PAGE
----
The name Alberto "Alpo" Martinez tends to elicit strong reactions. He's been celebrated as a street legend of epic proportions—an iconic figure out of hip-hop mythology who was played by the rapper Cam'ron in the movie Paid in Full. At the same time, Alpo is often reviled as a snitch, a rat of the highest order who allegedly betrayed the street code to save himself, tarnishing his legacy in the chronicles of gangster lore. One thing is for sure, though: Word of Alpo's apparent release from a little-known federal prison witness protection program—they're called "cheese factories" on the inside—is resonating on the street. Don Diva magazine, probably the longest-running periodical devoted to the drug underworld and street life in New York City and beyond, reported that Alpo was released on its website last week. Alpo was known as a trendsetter in crack-era Harlem, transporting hundreds of kilos of cocaine into Washington, DC, while flaunting his wealth and flamboyant lifestyle with cars, clothes and jewelry. But when he killed his best friend and business partner Rich Porter—another Harlem drug dealer who's been immortalized in hip-hop lore—Alpo's rep took a serious blow.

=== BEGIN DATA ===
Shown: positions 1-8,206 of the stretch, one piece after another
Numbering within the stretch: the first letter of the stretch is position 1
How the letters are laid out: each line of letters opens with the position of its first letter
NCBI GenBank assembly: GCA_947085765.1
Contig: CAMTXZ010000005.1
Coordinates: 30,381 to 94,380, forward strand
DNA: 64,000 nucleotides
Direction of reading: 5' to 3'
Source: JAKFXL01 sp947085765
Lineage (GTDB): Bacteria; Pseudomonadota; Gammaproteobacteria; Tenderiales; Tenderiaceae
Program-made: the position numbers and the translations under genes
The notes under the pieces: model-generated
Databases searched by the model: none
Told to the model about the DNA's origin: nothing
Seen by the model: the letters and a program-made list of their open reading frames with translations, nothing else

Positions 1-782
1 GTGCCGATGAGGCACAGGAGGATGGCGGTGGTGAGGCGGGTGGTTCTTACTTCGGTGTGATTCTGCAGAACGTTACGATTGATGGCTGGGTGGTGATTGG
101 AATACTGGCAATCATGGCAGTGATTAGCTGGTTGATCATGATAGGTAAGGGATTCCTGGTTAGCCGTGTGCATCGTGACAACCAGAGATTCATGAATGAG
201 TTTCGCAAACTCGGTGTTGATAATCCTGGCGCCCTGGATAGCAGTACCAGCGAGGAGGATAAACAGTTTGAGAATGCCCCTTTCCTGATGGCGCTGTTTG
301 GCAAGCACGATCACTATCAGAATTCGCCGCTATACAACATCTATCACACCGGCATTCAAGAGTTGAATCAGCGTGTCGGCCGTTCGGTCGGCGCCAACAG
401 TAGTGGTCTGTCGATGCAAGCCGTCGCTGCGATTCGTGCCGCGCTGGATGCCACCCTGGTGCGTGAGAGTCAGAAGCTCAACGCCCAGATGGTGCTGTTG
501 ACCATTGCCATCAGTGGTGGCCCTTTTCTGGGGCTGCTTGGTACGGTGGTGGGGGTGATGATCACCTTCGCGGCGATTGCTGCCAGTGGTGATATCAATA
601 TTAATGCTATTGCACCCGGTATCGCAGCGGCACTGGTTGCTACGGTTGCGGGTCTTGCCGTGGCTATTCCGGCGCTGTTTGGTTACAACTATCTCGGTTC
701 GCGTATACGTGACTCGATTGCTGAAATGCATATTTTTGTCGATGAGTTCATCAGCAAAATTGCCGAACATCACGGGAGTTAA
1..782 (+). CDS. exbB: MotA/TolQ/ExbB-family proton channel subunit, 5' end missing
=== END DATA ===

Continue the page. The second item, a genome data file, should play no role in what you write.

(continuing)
In addition to New York, Martinez expanded his drug trade to other parts to other cities, notably Washington D. Martinez was released in while serving a year sentence for 14 counts of murder at ADX Florence , a federal supermax prison located in Fremont County, Colorado after testifying against former associates. Martinez is living under a United States witness protection program. When he met West side Harlem drug dealer Azie Faison,  Martinez started to move up the chain of drug dealers in Harlem and eventually became one of the biggest drug dealers in the city. Martinez later moved to Washington D. He met Wayne 'Silk' Perry, a notorious gangster and D. Porter had previously sold drugs with Martinez. Martinez believed that Porter was holding back drugs earmarked for him and overcharging him. Porter was lured into a car and shot in the head and several times in the body, killing him.
Before it started he got me a puppy that I maybe didn't really want to keep me company to help deal with the loneliness, so at least hopefully he understands. I am also certain that there are callings and opportunities that I would have had, were I married to a faithful LDS woman, that I have missed. Mormons think when you die, based on if you were a good person cough cough atheists you go to spirit "paradise" where they will teach you the gospel. She may have served a mission as an ultimatum to herself. I would never convert. Thank you so much for this blog. Distance is hard, being away from family is tough, but in a way having only "each other" made our marriage so strong. I'll keep digging through it, but there's a lot there and I'd like some suggestions to narrow my search. And you seem like a good person.
It's why TBMs are so bugged by people that leave the church. I have been married to a doctor for 29 years now and think I have felt or experienced many of the worries expressed. My advice would be to date him when he has free time. This is my first and last attempt to write on a forum for relationship advice. The woman provides advice and counsel but doesn't preside. Lonely is an everyday thing.